U.S. natural gas futures rose 3% on Friday on forecasts for warmer weather and higher gas demand in mid to late September.
In the West, California’s power grid urged customers to conserve energy for a 10th consecutive day as homes and businesses crank up air conditioners to escape a brutal heat wave lingering over the drought-stricken region since the start of September. The heat wave is expected to break on Saturday.
That gas price increase came despite the ongoing outage at the Freeport liquefied natural gas (LNG) export plant in Texas, which has left more gas in the United States for utilities to inject into stockpiles for next winter.
Freeport, the second-biggest U.S. LNG export plant, was consuming about 2 billion cubic feet per day (bcfd) of gas before it shut on June 8. Freeport LNG expects the facility to return to at least partial service in early to mid-November.
Front-month gas futures rose 21.7 cents, or 2.7%, to $8.132 per million British thermal units (mmBtu) at 8:12 a.m. EDT (1212 GMT).
That puts the contract on track to decline about 8% for the week after sliding about 5% last week. It would be the contract’s biggest weekly loss since early July and the first time it fell for three weeks in a row since early July.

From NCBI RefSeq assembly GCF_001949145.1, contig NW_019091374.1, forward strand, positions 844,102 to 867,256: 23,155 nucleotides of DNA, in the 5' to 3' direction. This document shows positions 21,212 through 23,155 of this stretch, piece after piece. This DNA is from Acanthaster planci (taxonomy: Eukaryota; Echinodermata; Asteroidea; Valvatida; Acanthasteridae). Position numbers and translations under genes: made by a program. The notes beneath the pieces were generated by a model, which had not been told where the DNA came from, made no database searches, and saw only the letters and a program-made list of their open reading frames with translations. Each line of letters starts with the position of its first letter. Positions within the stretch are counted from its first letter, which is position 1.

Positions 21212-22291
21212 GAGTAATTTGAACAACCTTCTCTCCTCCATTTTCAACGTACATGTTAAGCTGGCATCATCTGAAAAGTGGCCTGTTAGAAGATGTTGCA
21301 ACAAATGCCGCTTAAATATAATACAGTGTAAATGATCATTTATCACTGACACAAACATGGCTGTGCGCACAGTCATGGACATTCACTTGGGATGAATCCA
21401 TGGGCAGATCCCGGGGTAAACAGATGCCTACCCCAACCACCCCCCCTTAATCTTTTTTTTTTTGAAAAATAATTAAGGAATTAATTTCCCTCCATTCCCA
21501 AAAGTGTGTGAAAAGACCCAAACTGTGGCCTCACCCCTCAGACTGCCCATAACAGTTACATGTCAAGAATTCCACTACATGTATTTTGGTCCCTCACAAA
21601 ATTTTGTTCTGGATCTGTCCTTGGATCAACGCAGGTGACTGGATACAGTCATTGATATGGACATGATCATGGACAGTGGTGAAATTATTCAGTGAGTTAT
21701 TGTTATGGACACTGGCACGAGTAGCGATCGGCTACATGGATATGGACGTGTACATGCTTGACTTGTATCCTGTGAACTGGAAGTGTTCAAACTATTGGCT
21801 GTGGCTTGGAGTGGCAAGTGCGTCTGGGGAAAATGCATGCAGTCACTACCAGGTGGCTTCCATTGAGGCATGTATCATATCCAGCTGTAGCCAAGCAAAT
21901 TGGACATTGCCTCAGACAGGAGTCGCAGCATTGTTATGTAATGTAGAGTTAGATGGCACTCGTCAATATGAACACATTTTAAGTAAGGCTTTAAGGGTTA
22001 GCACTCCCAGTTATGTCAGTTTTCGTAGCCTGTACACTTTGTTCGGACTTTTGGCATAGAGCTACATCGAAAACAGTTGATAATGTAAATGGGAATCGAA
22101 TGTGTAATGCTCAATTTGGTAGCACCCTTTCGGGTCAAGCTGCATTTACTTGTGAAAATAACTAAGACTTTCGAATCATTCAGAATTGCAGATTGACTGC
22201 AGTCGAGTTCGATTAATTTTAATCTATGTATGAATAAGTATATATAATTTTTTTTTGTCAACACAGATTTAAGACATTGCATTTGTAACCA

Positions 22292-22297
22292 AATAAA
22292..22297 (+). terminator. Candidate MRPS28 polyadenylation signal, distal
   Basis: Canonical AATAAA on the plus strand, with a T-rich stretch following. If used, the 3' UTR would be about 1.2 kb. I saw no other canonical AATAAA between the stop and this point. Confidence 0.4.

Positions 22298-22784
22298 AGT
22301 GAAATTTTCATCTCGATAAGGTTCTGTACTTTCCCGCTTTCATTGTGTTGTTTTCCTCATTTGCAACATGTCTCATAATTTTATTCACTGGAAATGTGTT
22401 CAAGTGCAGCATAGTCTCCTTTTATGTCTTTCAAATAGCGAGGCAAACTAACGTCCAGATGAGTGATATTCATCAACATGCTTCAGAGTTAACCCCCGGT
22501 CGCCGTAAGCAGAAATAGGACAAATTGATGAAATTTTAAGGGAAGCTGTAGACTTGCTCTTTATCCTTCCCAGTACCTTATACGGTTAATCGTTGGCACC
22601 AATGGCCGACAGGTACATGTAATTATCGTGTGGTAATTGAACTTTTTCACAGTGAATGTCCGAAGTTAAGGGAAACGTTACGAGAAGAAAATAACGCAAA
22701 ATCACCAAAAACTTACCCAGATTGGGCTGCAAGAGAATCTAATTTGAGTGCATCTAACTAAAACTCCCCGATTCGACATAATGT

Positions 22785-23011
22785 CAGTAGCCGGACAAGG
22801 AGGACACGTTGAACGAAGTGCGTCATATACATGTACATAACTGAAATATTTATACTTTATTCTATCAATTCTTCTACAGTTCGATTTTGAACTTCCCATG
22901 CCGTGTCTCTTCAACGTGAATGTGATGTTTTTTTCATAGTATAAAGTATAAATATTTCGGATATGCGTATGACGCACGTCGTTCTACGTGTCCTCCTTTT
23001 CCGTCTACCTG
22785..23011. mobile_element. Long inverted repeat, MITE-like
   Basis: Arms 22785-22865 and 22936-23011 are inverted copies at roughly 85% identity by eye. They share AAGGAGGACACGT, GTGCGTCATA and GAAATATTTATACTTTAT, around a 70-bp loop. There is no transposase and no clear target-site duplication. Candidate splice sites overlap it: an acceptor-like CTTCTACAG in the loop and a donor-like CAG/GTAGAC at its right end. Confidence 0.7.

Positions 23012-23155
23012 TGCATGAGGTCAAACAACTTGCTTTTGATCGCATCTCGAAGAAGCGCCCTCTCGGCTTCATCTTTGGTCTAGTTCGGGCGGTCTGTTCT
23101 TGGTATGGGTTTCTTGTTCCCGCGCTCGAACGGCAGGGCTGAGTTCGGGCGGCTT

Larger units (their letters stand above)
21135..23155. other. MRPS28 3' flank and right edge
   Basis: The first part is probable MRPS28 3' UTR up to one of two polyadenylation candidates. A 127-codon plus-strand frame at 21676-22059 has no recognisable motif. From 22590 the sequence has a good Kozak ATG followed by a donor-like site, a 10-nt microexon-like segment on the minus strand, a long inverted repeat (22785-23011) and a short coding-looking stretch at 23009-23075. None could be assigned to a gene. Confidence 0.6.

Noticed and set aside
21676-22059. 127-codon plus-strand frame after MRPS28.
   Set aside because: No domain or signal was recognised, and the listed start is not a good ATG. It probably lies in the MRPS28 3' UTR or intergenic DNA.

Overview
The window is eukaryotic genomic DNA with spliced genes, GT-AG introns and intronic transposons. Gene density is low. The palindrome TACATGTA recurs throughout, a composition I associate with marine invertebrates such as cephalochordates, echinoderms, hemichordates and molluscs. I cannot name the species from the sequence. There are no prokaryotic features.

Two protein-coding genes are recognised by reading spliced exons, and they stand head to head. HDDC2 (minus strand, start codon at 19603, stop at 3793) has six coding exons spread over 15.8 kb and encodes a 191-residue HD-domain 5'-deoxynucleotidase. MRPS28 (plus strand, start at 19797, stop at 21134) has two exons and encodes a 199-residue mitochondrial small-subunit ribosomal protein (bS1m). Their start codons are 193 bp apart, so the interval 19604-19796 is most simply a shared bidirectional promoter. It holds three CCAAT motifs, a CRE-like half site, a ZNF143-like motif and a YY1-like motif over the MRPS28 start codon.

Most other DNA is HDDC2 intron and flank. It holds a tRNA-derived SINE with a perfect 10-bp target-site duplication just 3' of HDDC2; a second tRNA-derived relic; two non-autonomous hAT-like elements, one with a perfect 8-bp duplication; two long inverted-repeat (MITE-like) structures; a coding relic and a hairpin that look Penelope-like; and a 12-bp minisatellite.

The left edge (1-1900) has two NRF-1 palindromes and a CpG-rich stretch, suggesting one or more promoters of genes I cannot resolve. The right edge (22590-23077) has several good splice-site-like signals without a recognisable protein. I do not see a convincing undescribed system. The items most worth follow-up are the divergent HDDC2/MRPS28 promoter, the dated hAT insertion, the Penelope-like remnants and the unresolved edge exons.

So far this year, gas futures were up about 119% as higher prices in Europe and Asia keep demand for U.S. LNG exports strong. Global gas prices have soared due to supply disruptions and sanctions linked to Russia’s Feb. 24 invasion of Ukraine.
Gas was trading around $63 per mmBtu in Europe and $53 in Asia.
Russian gas exports via the three main lines into Germany – Nord Stream 1 (Russia-Germany), Yamal (Russia-Belarus-Poland-Germany) and the Russia-Ukraine-Slovakia-Czech Republic-Germany route – averaged just 1.4 bcfd so far in September, down from 2.5 bcfd in August and 10.8 bcfd in September 2021.
U.S. gas futures lag far behind global prices because the United States is the world’s top producer with all the fuel it needs for domestic use, while capacity constraints and the Freeport outage prevents the country from exporting more LNG.
Data provider Refinitiv said average gas output in the U.S. Lower 48 states rose to 99.1 bcfd so far in September from a record 98.0 bcfd in August.
Refinitiv projected average U.S. gas demand, including exports, would drop from 97.4 bcfd this week to 92.9 bcfd next week as the weather cools before rising to 93.3 bcfd in two weeks as the weather warms again. The forecast for next week was lower than Refinitiv’s outlook on Thursday.
The average amount of gas flowing to U.S. LNG export plants rose to 11.1 bcfd so far in September from 11.0 bcfd in August. That compares with a monthly record of 12.9 bcfd in March. The seven big U.S. export plants can turn about 13.8 bcfd of gas into LNG.
The reduction in exports from Freeport is a problem for Europe, where most U.S. LNG has gone this year as countries there wean themselves off Russian energy.
Gas stockpiles in northwest Europe – Belgium, France, Germany and the Netherlands – were currently about 4% above their five-year (2017-2021) average for this time of year, according to Refinitiv. Storage was currently around 84% of capacity.
That is much healthier than U.S. gas inventories, which were still about 12% below their five-year norm.